Arriving into somewhere so strange, manic and unusual, I instantly felt safe. I'm in no way feeling apprehensive, on edge or fearing for my life, but the thing is, I don't think I have ever felt this so strongly about a city, than I have in Hong Kong. Which given my history, is slightly bizarre.

I won't go into great detail about my itinerary, but it involved great food, drinking, sightless peak top views, very successful horse racing, beaches, markets, family history historic important churches, hiking in the near-wilderness with evil looking disgusting spiders the size of London Eye that would love nothing more than to jump on my face and suck my brains out.

It was early morning on my first full day and I really want to do is get this fear faced, so it will no longer loom over me like an evil looking disgusting spiders the size of London Eye that would love nothing more than to jump on my face and suck my brains out.

Being Caucasian in an predominantly Asian city, people tend to look at you with a 'You're not from here' face on them which ordinarily, I don't care about in the slightest but seeing as today was the day, I was already feeling slightly on edge, my trip back over to Kowloon was more sense-heightened than usual, as it was extremely busy and my paranoid imagination running wild with all these looks.

It wasn't until I reached the exit steps to 'Kowloon Park' that it really hit me what I was about to do, everything fell silent and there no one here taking the same exit as me. I look up at sky from the bottom of the stairs and it is even the same light grey it was that fateful day and with every step up towards street level, my nerves and heartbeat heighten up that little bit more. I'm getting nervous now.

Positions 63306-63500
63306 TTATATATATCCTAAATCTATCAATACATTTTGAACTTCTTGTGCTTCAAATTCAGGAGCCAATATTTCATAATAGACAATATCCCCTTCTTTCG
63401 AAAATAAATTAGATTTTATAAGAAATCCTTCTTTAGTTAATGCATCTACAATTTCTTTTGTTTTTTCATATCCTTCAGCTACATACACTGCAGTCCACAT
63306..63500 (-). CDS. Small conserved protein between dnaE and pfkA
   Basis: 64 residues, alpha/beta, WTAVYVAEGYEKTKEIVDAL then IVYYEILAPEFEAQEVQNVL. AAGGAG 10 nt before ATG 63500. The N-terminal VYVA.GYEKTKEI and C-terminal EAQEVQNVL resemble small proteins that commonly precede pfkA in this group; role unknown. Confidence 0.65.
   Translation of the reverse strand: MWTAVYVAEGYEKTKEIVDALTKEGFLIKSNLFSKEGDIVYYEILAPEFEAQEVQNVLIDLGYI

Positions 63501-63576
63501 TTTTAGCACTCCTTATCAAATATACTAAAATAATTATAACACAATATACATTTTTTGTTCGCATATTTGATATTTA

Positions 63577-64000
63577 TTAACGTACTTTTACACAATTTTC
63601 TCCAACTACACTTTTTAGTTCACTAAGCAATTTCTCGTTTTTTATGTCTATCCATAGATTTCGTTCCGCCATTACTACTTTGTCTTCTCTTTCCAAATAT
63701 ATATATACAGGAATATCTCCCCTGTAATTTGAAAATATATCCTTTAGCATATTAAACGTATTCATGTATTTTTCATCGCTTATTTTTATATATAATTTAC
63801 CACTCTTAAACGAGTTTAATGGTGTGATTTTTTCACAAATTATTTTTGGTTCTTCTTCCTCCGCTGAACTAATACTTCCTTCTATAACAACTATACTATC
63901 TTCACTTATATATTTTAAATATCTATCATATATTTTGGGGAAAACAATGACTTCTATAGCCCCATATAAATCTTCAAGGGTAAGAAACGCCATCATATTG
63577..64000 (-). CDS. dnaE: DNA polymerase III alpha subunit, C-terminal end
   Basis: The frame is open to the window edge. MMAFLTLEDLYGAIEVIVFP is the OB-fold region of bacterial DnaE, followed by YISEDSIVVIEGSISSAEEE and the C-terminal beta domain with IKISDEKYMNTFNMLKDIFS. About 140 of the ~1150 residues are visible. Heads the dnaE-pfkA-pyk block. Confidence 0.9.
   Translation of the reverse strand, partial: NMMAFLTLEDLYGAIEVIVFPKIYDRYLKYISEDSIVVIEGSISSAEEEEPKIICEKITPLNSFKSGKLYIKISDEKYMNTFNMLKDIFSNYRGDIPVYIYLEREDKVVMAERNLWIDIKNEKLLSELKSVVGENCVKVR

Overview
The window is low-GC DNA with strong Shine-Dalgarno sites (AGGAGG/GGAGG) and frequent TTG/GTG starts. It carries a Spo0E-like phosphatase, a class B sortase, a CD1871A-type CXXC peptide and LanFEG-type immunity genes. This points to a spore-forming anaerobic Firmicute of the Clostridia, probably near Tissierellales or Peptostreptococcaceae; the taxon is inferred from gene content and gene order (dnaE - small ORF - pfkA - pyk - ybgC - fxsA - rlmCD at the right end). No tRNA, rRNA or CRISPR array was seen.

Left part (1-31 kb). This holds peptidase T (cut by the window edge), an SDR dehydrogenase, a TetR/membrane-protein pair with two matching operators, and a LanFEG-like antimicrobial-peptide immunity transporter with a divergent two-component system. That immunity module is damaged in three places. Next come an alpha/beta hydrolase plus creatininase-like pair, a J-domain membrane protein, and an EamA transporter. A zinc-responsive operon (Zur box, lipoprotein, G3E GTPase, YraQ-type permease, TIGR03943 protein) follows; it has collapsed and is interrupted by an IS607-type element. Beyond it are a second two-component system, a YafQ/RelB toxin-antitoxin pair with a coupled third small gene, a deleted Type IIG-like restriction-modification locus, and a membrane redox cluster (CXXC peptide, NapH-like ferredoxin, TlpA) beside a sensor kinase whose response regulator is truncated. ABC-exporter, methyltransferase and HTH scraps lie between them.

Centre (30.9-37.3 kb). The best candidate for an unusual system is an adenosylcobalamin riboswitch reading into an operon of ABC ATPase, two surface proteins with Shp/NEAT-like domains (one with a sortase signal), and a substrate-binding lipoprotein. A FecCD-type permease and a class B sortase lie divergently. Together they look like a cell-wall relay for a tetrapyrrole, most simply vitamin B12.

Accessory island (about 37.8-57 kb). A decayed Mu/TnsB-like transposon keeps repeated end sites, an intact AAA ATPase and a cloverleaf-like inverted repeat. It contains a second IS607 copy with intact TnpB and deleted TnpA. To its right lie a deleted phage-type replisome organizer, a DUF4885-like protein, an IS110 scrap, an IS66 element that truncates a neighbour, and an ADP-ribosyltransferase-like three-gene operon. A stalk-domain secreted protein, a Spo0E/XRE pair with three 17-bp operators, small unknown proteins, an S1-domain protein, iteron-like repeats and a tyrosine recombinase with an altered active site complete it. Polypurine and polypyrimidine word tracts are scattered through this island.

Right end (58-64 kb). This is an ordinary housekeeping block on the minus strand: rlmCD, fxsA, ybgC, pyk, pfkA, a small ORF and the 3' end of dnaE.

Walking along Nathan Road, all I want to do now is alleviate this sense of adrenaline and dread, to help I take the steps up into the park.

I am now in the belly of the beast, this is odd, for so many years of mind-consuming thought and fear given to this place, I am now here, I am now ready to have this lifted off my shoulders.

I cautiously walk around the Nathan Road side of the park, as that's where I was stolen, looking for that special area where it all took place, it's hard as everything looks so different now, in fact if I didn't have such awful memories of this place, I would think this is a really pretty public park.

Walking around, it's unusually empty and no one is here but I find the place, I think, I'm fairly annoyed at myself as for something so poignant to happen to my life, I wanted to be able to remember more, but I guess forgetting and blanking is apart of self-preservation.

I stare at this place, a low lying manicured bush area, that resembles a maze for midget and I look at the area, they've changed the benches, it's a lot bigger, greener and mature than I remember, it's unfamiliar but I'm certain.

Soaking up the eerie atmosphere, I wanted to feel that sudden explosion of memories that would flood back in as a final bang to destroy the fear once and for all, but it doesn't happen. I feel I have left it too long to face up and fight it to get that satisfaction of instant relief.

I leave the park somewhat disappointed by my experience, mainly at myself for not being brave enough sooner, but thankfully I don't leave fully discontented, as I do feel better and a weight has lifted off my shoulders.

As I walk away from the park back to the waterfront, uncontrollably, I'm holding back my happiness. I find myself mourning for my dark companion, but it has been apart of me for so long that I now miss it and its terrorising nature.